Inside San Francisco City Hall on election day. Credit: Jason Doiy/ The Recorder

As California’s notoriously long ballot-counting process continued Wednesday, here are six results the legal community is talking about.

➤➤  Voters ousted Judge Aaron Persky in Santa Clara. What now?

In the end it wasn’t really close. Nearly 60 percent of those who cast ballots in Santa Clara County voted to oust Judge Aaron Persky for his six-month sentence of sexual assault perpetrator Brock Turner. The recall was the first since 1932.

“We voted today against impunity for high-status perpetrators of sexual assault and domestic violence,” recall campaign leader Michele Dauber said in a prepared statement. “We voted that sexual violence is serious and it must be taken seriously by our elected officials.”

Former Santa Clara County Judge LaDoris Cordell, a recall opponent, said Wednesday “is a sad day for the judiciary.”

“It doesn’t bode well for state court judges around the country,” Cordell said. “I’m hearing it from judges already.”

Cordell said she’ll be lobbying to add specific criteria to the state constitution’s recall provisions. “Right now it’s fair game to go after anybody.”

Voters chose Assistant District Attorney Cindy Seeley Hendrickson to replace Persky.

➤➤ AG Xavier Becerra advanced easily to the general election.

Xavier Becerra

Attorney General Xavier Becerra cruised to the November election with more than 45 percent of the primary vote. His incumbency, his mantle as President Donald Trump’s legal-challenger-in-chief and the continued support of his appointer, Gov. Jerry Brown, proved insurmountable.

Becerra will face off against former El Dorado County Superior Court Judge Steven Bailey. As if trying to win statewide office as a Republican in bright-blue California isn’t tough enough, Bailey is facing a disciplinary investigation by the Commission on Judicial Performance tied to his tenure as a judge, which ended in 2017. A hearing on the charges once scheduled for June 11 has been moved to Sept. 4.

Insurance Commissioner Dave Jones finished fourth out of four candidates on election night and has thrown his support to fellow Democrat Becerra. No word yet on whether he’ll drop his lawsuit challenging Becerra’s use of the Third District Court of Appeal courtroom to shoot campaign ads.

➤➤ Four San Francisco judges win retention election.

Curtis Karnow

San Francisco Superior Court Judges Andrew Cheng, Curtis Karnow, Cynthia Ming-Mei Lee and Jeff Ross all handily beat back challenges from four public defenders.

The judges had the backing of the political and legal establishment, from Gov. Jerry Brown to the Queen’s Bench Bar Association to Associate Justice Mariano-Florentino Cuellar of the California Supreme Court.

Maria Evangelista, Kwixuan Maloof, Niki Solis and Phoenix Streets said they could better serve San Francisco’s diverse community than four judges appointed by Republican Gov. Arnold Schwarzenegger. (The incumbent judges are Democrats).

It remains to be seen whether courthouse operations will return to normal after the public defenders’ electoral revolt.

“It makes it tough, I’ve got to say,” said San Francisco Judge Richard Ulmer, who backed his colleagues’ retention. “It’s very difficult when you have folks come into the courtroom when they’ve been making false claims of racism.”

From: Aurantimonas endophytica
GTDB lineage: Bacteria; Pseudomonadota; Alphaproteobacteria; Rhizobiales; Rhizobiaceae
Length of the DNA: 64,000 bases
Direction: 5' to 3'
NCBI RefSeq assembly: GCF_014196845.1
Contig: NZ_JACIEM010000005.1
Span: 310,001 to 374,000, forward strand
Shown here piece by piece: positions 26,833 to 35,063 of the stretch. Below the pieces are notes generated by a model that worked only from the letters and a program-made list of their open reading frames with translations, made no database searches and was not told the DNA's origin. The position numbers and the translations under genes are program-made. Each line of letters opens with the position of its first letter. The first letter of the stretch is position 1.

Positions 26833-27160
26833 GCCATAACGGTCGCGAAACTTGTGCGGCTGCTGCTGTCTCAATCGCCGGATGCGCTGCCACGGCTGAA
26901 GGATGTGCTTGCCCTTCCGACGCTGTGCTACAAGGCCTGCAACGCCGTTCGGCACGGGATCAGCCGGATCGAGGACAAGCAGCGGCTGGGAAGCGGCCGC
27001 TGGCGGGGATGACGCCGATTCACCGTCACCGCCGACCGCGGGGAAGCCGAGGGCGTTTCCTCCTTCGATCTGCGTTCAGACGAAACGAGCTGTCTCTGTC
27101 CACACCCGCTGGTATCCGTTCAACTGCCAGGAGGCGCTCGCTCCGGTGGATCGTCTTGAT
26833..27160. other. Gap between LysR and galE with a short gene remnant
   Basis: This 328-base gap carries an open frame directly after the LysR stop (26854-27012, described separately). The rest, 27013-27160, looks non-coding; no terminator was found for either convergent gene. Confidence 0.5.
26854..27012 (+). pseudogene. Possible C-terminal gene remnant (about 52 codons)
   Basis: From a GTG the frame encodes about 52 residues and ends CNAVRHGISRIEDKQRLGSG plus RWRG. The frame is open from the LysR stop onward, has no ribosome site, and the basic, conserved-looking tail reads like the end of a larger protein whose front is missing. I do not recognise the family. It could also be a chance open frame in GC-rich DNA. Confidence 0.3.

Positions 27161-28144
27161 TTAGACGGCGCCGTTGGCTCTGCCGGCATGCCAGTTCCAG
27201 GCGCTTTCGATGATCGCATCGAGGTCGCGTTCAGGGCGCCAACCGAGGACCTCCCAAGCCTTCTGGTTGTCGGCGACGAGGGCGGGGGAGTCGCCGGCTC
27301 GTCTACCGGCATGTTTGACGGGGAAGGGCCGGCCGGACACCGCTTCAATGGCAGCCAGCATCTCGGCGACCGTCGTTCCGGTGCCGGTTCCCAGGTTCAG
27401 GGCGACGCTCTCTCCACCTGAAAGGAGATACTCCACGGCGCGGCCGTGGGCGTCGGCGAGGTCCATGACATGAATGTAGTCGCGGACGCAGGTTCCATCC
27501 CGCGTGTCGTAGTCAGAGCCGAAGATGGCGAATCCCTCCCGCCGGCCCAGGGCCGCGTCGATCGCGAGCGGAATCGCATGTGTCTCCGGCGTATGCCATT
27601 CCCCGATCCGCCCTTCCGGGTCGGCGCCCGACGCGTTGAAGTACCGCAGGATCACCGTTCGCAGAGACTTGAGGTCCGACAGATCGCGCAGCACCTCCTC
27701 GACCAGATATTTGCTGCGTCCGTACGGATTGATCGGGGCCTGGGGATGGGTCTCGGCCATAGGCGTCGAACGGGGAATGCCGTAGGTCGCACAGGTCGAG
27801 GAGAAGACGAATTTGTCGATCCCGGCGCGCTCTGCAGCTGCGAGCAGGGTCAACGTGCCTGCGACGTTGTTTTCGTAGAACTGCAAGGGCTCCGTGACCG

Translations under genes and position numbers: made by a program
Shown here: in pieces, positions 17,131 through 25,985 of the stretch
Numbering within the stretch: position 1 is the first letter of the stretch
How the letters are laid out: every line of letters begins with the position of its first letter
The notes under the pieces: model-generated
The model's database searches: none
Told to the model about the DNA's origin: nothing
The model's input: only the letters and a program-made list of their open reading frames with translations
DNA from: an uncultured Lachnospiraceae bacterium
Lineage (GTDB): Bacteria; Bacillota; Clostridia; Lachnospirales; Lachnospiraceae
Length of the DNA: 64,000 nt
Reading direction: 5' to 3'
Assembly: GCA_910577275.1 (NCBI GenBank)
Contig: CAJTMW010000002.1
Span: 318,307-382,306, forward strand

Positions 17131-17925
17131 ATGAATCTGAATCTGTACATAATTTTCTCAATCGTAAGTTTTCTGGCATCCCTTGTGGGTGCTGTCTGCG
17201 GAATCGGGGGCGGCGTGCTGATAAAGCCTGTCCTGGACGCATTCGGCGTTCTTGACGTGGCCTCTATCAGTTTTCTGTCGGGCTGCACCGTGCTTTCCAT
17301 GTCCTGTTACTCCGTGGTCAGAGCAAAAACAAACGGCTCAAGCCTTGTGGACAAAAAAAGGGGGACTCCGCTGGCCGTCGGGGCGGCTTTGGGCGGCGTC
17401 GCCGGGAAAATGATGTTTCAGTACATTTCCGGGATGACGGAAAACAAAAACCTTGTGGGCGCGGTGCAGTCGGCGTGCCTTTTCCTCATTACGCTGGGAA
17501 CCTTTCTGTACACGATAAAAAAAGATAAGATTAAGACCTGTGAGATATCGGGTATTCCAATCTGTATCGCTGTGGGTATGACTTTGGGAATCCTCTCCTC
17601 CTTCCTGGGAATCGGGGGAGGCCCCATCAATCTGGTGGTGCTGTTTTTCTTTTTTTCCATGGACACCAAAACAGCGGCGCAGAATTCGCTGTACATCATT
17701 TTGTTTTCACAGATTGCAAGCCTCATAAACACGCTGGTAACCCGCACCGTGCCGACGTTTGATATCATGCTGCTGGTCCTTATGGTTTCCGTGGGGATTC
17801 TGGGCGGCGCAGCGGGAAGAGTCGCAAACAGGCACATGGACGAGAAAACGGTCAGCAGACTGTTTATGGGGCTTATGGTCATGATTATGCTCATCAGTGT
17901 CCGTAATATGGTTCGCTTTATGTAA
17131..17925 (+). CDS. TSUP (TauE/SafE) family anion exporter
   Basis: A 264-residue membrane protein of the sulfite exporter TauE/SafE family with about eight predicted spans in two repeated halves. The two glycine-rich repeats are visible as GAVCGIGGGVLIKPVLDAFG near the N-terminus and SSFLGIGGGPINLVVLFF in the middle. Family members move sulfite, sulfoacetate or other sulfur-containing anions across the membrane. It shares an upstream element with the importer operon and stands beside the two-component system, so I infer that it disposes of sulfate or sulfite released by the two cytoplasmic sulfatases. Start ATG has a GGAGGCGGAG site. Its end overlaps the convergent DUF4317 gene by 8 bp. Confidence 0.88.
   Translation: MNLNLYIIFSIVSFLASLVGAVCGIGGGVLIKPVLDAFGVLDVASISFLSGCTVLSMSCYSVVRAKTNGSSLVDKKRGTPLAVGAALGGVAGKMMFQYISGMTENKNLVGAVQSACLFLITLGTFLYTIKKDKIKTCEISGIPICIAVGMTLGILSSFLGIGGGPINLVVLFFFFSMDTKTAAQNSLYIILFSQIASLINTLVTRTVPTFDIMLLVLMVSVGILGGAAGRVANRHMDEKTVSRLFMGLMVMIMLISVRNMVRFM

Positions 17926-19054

➤➤ Jeffrey Bleich’s run for lieutenant governor ends.

Jeff Bleich

Dentons partner and former state bar president Jeffrey Bleich finished fourth in a crowded field seeking to advance in the lieutenant governor’s race. It was a tough campaign for the former U.S. ambassador to Australia.

Top vote-getter Eleni Kounalakis and her father, Sacramento developer Angelo Tsakopoulos spent $9 million to ensure her campaign would advance to November. Second-place finisher Ed Hernandez, a state senator from the San Gabriel Valley, locked up a lot of endorsements from his Democratic colleagues and labor groups.

Bleich issued a statement that said in part:

We ran the campaign that we promised you—independent, substantive, and honest. We managed to earn hundreds of thousands of votes statewide without taking money from special interests, corporations, lobbyists, or a SuperPAC. And we stayed true to our commitment to raise the quality and focus of the debate.

I hope that you take pride in the campaign we ran, the ideas we put forward, and our ability to stay principled and earn the support of so many people who studied the race.

He added: “My spirits are high. So don’t worry that I’m sitting in some dark room listening to sad music.”

➤➤ UC Irvine law profs vie for Orange County congressional seat.

Katie Porter, who enjoys the backing of Democratic U.S. Sens. Elizabeth Warren and Kamala Harris, defeated her law school colleague and fellow Democrat David Min to finish second in the race for the 45th Congressional District. Porter hopes to surf a blue wave when she faces incumbent Republican Rep. Mimi Walters in November. Whether Porter can regain a cordial working relationship with Min after a bruising campaign is another matter.

➤➤ Incumbent judges were nearly all big winners.

The political action committee organized by judges to help sitting judges facing election challenges contributed to 13 candidates this year. PAC-backed judges won 12 of those races. The thirteenth was Judge Aaron Persky.

Incumbent San Diego County Superior Court Judge Gary Kreep, who did not receive financial help from the judges PAC, will head to a runoff in November. Kreep finished first in a five-candidate field Tuesday with 31.6 percent of the vote. He’ll face Deputy District Attorney Matt Brower in the general election.

Kreep received a severe censure from the Commission on Judicial Performance last year for committing 57 acts of misconduct or improper action between 2012 and 2015, many of them linked to insensitive courtroom comments that “demonstrated a lack of judicial temperament.”